Woman blames weight loss drug for daughter's murder

Woman felt an evil presence before killing child

LAS VEGAS - The woman was barefoot and naked, her hands bloody from what she said was "the lamb of God." But investigators believe it was from her 6-year-old daughter, who was found dead near a pair of scissors at their home.
 
Danielle Yvonne Slaughter told police officers that she had recently took a weight-loss product and began feeling "an evil presence," according to a recorded interview. When her daughter spoke "evil words," laughed "in an evil voice" and clawed and kicked at her, Slaughter said she picked up scissors and struck the child several times.
 
The 27-year-old woman faces an initial court appearance Wednesday on a murder charge. She is expected to be appointed a lawyer.
 
Police officers found Slaughter shedding her clothes as she ran screaming through the streets of northwest Las Vegas on Sunday. The frenzied woman didn't appear to be injured, though paramedics took her to a hospital.

Investigators summoned to her home by Slaughter's boyfriend found the girl's body in a bedroom.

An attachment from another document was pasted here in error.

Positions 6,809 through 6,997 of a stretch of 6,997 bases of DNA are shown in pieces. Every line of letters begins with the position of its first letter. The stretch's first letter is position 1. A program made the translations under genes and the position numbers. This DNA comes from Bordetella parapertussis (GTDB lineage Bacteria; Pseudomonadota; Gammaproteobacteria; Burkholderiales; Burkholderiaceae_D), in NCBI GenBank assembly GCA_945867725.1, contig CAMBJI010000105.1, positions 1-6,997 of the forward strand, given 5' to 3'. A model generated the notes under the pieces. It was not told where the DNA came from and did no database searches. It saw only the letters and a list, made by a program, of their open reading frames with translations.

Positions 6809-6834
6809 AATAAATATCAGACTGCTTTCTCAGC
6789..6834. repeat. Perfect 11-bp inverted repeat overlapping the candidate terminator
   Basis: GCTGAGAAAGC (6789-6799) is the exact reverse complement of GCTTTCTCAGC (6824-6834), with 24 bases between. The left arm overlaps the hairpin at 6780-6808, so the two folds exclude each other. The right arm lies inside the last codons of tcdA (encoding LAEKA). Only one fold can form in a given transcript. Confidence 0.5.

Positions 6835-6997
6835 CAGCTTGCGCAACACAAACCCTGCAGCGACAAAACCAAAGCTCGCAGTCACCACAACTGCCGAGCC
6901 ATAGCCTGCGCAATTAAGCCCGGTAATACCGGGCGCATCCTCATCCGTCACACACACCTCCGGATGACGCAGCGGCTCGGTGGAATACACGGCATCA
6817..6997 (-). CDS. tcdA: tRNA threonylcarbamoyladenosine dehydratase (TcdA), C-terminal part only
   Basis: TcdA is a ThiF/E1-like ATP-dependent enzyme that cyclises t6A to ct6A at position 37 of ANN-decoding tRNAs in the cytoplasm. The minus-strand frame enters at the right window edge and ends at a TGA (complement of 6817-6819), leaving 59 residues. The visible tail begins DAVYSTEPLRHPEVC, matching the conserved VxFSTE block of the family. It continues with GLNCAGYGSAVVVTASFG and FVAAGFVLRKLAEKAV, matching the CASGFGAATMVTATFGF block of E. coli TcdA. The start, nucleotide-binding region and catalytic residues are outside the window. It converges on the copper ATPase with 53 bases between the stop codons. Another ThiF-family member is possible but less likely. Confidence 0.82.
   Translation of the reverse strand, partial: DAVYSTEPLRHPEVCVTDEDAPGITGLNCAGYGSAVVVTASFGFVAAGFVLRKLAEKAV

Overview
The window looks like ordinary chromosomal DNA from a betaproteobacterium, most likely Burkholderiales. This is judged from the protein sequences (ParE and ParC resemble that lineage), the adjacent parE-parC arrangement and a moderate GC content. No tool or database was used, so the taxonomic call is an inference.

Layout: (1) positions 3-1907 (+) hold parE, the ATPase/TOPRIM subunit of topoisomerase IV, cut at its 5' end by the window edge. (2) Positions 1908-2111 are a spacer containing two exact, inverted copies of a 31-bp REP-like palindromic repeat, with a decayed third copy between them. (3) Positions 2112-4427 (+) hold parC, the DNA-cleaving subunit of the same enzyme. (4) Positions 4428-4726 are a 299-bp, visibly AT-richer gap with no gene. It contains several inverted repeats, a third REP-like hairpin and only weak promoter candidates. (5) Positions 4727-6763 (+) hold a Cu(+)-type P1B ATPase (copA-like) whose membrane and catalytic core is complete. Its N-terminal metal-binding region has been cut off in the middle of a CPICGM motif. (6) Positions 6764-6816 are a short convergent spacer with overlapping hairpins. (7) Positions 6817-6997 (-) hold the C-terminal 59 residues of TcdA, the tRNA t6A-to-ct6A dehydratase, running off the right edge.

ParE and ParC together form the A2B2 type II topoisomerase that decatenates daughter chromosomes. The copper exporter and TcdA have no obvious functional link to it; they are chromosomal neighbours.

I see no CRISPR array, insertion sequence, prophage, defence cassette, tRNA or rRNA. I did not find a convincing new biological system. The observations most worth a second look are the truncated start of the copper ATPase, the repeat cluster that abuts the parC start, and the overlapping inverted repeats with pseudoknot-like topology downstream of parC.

Police believe the blood on Slaughter was from her daughter. Homicide detectives who questioned her early Monday said she responded to news of the death with disbelief and confusion.

"Did I kill my daughter? Is she dead?" Slaughter asked.

In a recorded police interview, Slaughter said she has had trouble sleeping since she started taking the weight-loss product Hydroxycut four days earlier. She said she slept just one hour on the night before she was found running in the street.
 
Slaughter told police that she wanted to remove the "evil presence" from her home and that she kept her daughter home from day care because of it.

Police homicide Lt. Ray Steiber said investigators believe the mother was sleep-deprived and may have been affected by the drug. A police report said Slaughter told investigators "she never felt this way before."

It wasn't immediately known whether federal officials have received complaints linking Hydroxycut to confusion or delusions.

A U.S. Food and Drug Administration spokeswoman, Siobhan DeLancey, said the product was recalled in 2009 due to complaints about liver damage, and returned to the market after it was reformulated.

Officials for parent company Iovate Health Services Inc. of Canada and Iovate Health Sciences USA Inc. of Blasdell, N.Y., did not immediately respond Tuesday to messages.

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